Fixes for Updating a Fireplace
There’s nothing like the ambience and warmth of a fireplace on a cold winter night. A fireplace not only creates a cozy and romantic atmosphere it is also a major architectural element. However, an outdated and unattractive fireplace can kill the mood and dampen any hopes of creating a stylish living space.
Fear not. There’s hope for the eyesore that is your current fireplace. A makeover can be accomplished by seasoned do-it-yourselfers or by hiring a licensed contractor. It all depends on your budget and skill level. To get your creative juices flowing here are a few ideas that will give your tired old fireplace a beautiful new look.
Tame a Huge Fireplace
The 1970s weren’t known for many enduring trends including fireplaces. Back in the day architects designed gigantic wall-to-wall fireplaces covered in cinder block or big chunks of stone.
Consider refacing the surround without removing the stone or block. Concrete, plaster or stucco mix can be hand troweled right over the existing masonry. Either finish with a smooth or textured effect to suit the room's style. Purchase a rustic mantel to top off your new fireplace.
In some cases the stone is simply veneer making it relatively easy to remove. Take off the offending material, reshape the surround and install drywall. Finish the fireplace with sleek, modern tile. You'll definitely appreciate the updated design aesthetic.
Important tip: Before you begin any fireplace project it is critical to understand clearances required by law in relation to the firebox. Maintain a proper distance between the firebox and combustible materials. Check with local officials regarding current building codes.
Add a Stone Facade
Imagine a bright red brick fireplace that just doesn't go with anything and looks like it has seen better days. Perhaps a "natural" stone fireplace surround will give your room the warmth and charm you desire. Do some online research and find a manufactured stone veneer product that suits your room's design.
The majority of manufactured veneers are made from a mix of cement, stone aggregates and iron oxides. Aggregates make the stone veneer lighter than natural stone, thus easier to work with. Iron oxides are used to impart color variations like those found in real stone.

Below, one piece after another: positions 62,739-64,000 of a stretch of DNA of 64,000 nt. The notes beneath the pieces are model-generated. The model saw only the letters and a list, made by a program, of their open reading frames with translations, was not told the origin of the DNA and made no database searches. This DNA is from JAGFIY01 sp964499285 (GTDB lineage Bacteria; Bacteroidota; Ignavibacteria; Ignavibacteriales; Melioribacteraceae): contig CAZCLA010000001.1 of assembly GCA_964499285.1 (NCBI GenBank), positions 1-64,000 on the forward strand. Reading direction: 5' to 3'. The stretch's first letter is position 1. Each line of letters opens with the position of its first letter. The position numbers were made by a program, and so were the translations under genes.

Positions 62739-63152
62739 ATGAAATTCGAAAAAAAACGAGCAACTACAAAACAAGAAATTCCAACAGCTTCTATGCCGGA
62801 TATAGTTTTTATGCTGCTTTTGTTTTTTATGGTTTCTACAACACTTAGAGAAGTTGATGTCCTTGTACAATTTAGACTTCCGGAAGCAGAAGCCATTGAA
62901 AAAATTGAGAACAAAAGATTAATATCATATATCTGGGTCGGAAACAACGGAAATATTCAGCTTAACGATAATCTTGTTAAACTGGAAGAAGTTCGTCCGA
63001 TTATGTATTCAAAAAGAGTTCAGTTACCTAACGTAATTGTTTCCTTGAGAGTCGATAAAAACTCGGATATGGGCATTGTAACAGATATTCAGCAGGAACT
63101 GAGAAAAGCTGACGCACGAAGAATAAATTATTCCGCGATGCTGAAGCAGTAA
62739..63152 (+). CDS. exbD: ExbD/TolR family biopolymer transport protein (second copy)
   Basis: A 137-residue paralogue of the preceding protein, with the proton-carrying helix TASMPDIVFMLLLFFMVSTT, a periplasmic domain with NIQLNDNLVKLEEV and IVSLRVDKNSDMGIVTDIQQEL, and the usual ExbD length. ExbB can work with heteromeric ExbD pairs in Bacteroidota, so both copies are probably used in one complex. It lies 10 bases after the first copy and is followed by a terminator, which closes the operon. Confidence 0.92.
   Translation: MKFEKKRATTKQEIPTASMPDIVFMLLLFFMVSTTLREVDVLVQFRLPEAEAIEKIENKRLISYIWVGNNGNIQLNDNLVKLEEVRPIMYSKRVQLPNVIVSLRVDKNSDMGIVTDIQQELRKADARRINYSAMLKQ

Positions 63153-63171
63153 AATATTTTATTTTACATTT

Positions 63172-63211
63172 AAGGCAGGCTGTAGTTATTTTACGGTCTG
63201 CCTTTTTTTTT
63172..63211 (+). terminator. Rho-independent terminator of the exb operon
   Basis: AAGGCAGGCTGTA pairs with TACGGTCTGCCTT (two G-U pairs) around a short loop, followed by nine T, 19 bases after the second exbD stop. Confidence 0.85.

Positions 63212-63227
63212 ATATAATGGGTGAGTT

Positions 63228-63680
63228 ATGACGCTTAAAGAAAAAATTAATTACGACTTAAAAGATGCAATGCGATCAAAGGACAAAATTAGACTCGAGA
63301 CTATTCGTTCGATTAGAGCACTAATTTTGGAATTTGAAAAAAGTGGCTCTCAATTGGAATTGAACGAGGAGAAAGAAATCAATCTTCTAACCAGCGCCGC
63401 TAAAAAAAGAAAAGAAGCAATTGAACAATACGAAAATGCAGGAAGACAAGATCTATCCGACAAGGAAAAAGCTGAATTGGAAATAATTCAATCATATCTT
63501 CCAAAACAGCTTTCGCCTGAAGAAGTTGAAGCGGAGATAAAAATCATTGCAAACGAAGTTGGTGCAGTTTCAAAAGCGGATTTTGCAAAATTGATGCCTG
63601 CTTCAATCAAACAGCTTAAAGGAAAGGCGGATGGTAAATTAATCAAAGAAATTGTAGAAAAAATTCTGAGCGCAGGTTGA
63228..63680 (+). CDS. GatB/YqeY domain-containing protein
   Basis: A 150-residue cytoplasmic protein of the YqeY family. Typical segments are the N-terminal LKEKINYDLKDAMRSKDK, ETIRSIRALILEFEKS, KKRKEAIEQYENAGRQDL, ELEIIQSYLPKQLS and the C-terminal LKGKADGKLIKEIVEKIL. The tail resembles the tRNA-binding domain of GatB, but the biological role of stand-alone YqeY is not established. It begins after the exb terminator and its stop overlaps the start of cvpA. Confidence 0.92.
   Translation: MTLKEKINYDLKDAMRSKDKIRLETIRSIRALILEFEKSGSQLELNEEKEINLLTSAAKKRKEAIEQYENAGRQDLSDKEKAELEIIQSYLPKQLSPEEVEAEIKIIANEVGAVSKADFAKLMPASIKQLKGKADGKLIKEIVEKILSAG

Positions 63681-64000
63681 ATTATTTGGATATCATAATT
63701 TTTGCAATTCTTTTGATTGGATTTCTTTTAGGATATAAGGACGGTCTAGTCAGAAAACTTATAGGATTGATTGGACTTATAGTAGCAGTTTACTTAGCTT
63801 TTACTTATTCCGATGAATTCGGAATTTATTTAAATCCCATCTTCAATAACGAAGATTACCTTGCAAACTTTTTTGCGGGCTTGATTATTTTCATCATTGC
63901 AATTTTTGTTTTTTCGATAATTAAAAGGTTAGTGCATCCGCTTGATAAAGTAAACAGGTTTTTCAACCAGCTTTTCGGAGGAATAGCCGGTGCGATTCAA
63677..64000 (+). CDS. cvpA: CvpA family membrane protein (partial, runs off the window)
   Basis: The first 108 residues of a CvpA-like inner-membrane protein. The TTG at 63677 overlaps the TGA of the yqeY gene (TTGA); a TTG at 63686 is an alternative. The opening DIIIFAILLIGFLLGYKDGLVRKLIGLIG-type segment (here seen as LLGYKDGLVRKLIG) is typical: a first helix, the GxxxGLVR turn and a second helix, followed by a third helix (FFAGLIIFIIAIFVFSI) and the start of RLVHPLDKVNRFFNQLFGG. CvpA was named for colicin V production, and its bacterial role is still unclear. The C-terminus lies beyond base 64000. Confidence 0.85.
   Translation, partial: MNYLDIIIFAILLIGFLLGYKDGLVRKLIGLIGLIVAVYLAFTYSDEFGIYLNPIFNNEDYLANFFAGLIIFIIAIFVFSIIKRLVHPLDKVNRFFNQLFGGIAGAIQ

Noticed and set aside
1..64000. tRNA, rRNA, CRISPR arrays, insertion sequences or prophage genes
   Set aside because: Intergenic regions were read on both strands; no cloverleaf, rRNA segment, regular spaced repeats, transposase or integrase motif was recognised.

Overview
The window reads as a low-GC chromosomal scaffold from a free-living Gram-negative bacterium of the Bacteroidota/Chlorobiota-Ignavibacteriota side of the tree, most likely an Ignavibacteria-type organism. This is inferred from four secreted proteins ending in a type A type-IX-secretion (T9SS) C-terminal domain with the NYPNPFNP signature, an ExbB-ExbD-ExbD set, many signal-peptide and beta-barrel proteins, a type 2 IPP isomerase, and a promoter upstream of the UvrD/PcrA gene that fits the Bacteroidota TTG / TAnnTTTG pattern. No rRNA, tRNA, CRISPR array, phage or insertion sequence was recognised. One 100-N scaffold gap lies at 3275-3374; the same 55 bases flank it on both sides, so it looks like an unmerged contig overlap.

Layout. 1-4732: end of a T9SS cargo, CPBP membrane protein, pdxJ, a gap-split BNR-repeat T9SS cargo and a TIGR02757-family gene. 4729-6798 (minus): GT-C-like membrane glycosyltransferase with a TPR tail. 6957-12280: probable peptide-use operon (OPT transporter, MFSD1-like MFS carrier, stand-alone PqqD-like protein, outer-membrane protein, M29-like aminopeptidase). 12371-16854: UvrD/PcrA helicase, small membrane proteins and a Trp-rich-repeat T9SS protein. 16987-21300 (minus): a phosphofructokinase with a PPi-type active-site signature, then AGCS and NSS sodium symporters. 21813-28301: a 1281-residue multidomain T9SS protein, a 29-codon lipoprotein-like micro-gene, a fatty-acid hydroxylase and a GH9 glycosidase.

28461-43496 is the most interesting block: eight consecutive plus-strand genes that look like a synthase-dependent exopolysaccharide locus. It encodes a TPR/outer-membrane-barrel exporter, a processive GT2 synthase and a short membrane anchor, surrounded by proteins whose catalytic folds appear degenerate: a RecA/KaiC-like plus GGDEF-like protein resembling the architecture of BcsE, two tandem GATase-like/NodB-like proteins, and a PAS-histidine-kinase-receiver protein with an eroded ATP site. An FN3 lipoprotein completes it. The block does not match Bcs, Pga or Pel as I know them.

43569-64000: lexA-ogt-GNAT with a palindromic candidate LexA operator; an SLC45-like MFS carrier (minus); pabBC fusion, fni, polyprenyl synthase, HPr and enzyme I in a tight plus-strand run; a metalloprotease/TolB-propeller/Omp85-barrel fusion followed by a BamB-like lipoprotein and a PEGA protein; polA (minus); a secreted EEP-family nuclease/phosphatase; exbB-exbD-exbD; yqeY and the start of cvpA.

Dimensional stone veneer starts with a thickness of 2 inches, making it perfect to apply directly over existing brick without encroaching on interior space. A stone veneer fireplace will transform your old brick fireplace into a thing of beauty.
Bulk Up a Skimpy Surround
So you’ve inherited a condo fireplace that is lacking in style and prominence. It's trapped in a previous decade and is completely out of proportion. The skinny surround, mantel and hearth desperately need a pump-up makeover.
The distance from the top of the firebox opening to the mantel is too deep and the sides are sadly lacking in width. Build out the columns for the new surround with MDF, newel posts and decorative molding. Or you can purchase a fireplace surround kit to easily create a proper sense of balance and proportion. Top it with a chunky mantel to give it more bulk.
Install Paneling and Built-Ins
Give your room the look of a gentleman’s study by surrounding your fireplace with sumptuous wood paneling and built-in shelving. Not that cheesy paneling from the 1970s. Quality wood paneling stained a rich hue will take your design to the next level. Up the ante by flanking the fireplace with custom integrated bookcases.
Sure, you could pick up some cheap put-together shelving to flank the fireplace but made-to-order built-ins add am upscale, sophisticated look. Custom bookcases can reach to the ceiling, wrap around the fireplace and even create a cozy reading alcove.
This is a project best left to professionals, unless you are a master woodworker. Sure, it's will be an expensive project but the dramatic end result will be well worth it.
Upgrade with Paint
If you're not a big fan of red or yellow brick fireplaces, there are a couple of easy and inexpensive fixes to mask those outdated colors. Begin by cleaning the surface of the brick prior to painting. Make sure it's completely free of dirt, grime and soot. Wear rubber gloves and carefully wipe the surface down with a mixture of trisodium phosphate and hot water. Rinse the brick completely with warm water and let dry.
Create a whitewash effect with any shade of white paint in a satin finish. Brush it on in small sections. While it is still wet, rub the paint with a rag to remove most of the paint. To create the perfect opacity apply one or two coats. For depth and texture lightly sand the surface with a fine grit sanding sponge between coats.
If you want to completely cover the brick use a stain-blocking primer and apply with a masonry paint roller to fill in all the cracks, crevices, corners and edges. Allow the primer to completely dry. Follow with a masonry, stucco and brick paint. Use a 3/4-inch roller. One or two coats should do the trick. That dated 1980s look will be completely neutralized and looking clean and fresh.
© 2012 Linda Chechar